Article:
Premise Lease Negotiations

Surviving the Future: Manage Your Lease Affairs


Ian D. Toms


November 10, 2013

November 10, 2013

Life is a dynamic process. We are constantly remaking our future in the context of current demands. The more correct information we have, and the better we perceive and understand this information, the better our context is and the better decisions we make. Certainly a lease, being a complex summary of terms and conditions, requires a clear and broad understanding of all relevant information to be appropriately managed. This article considers four common mistakes tenants make when managing their lease affairs.

Sticker shockTenants renewing the term of their lease for the first time in 10 years may be in for ”Sticker Shock” – the shock of finding that rental rates have increased significantly. For example, one clients rent increased from $25 to $41 per square foot one year to the next, which increased his rent by $1808 per month, even though the new rate was below fair market for the space.

Real estate value and therefore the rental market has increased dramatically over the last 10 years because the cost of development has increased dramatically which in turn increases rent. Real Estate Investment Trusts now dominate the landlord market and strive to improve return on investment by increasing rent. Retailers, and in some cases dental practices themselves, are bidding against each other for space in certain markets driving demand for space and therefore rent. Landlords, like savvy tenants, are collecting and using true and comprehensive data to guide their decision making.

To manage your position, decide whether your shock is justified. The StasCan Consumer Price Index for Toronto shows all items increased on average two per cent per year from 2002 to 2012. Even with increased rent, your position is neutral if your production and rent increased by the same rate over this period.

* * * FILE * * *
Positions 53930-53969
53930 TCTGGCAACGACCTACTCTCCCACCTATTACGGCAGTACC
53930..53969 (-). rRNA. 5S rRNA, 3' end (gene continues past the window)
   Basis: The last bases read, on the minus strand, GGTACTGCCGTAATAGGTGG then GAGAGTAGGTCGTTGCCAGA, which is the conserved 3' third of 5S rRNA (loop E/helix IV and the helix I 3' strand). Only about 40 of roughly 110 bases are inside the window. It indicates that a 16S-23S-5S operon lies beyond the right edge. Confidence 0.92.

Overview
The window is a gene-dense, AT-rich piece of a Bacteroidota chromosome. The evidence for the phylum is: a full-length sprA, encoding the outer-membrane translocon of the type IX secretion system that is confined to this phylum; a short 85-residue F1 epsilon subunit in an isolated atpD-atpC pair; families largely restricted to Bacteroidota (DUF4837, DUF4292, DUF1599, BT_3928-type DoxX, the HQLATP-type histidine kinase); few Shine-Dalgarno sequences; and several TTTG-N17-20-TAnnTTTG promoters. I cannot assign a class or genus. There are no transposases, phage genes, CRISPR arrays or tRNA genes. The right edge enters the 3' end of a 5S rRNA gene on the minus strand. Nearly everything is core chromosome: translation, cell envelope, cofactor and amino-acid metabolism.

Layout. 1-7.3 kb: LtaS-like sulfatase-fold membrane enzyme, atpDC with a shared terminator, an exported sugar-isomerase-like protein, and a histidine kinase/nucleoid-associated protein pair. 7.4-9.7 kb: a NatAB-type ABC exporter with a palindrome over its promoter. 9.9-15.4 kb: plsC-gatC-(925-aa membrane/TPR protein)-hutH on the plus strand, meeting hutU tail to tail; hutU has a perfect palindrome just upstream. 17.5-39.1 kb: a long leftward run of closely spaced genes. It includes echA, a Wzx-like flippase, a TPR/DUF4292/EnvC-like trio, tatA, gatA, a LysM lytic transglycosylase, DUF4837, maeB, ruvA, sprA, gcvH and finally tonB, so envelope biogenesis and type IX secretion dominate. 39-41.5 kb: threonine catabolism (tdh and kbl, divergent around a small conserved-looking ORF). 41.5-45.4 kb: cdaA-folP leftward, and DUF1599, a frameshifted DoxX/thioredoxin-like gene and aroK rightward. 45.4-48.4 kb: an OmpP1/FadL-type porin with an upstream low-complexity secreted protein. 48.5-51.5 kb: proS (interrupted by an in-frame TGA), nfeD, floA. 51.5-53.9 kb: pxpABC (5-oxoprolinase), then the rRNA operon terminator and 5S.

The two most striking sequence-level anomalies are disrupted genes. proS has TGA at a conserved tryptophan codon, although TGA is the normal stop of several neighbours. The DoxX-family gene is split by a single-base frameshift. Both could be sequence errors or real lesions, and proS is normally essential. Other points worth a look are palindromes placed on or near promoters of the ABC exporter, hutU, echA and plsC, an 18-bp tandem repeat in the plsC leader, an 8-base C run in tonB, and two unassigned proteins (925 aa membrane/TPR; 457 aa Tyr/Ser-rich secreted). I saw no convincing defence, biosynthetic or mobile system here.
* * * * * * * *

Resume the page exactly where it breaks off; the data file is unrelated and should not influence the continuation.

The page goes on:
To respond to Sticker Shock appropriately, clearly understand your position and formulate your strategy to minimize the rental rate increase by managing your position.

Detail DementiaMany tenants suffer from “Detail Dementia” which is a paralyzing and potentially fatal disability. Symptoms include stress, fear, confusion, anxiety, hopelessness and depression. This disease most often strikes those who are intense detailed thinkers, those with incomplete data and/or an incorrect perception of data, micromanagers, do-it-yourselfers, or those throwing money at perceived problems. In any case, the result of Detail  Dementia can be paralysis or flawed decision making, both with potentially disastrous results.

A tenant spent many years believing that his landlord was overcharging and otherwise abusing him, and as a consequence spent several thousand dollars in professional fees to negotiate a new lease at a new location, which move was irrational in the first place because an objective analysis of his existing tenancy showed that there was no abuse.

He ended up wasting all that energy and money planning to move to a new location whose landlord would absolutely have been abusive. His decision to proceed with relocation in the first place was based in appropriate fear.

Stay or LeaveConsider relocation periodically by completing a “Stay or Leave” analysis which compares the cost to stay where you are to amortized construction plus rental costs to relocate. Correctly completed, the Stay or Lease answer is obvious.

If you know your practice sale value is impaired by the cost to relocate, it may be less costly in the long run to relocate to a new 20 year tenancy now than to renew an unstable lease.

Bang for the BuckSometimes you don’t need a sophisticated analysis or overbearing professional to determine whether your rent is appropriate. If your rent net of HST and utilities is less than five per cent of your gross production, then your rent is OK. If your rent is more than five per cent of production, then it’s time to look for ways to improve “Bang for the Buck”.

Would production stay the same if you dropped the size of your practice and therefore rent? Would subletting extra space to a complimentary practitioner lighten the load? Have you had your lease audited to make sure you are only paying for what you agreed to pay for? Can you use your premises facilities to increase your new patient traffic and therefore increase your production?

Do not rely on your own perception; delegate lease matters to an objective and qualified lease advisor. PA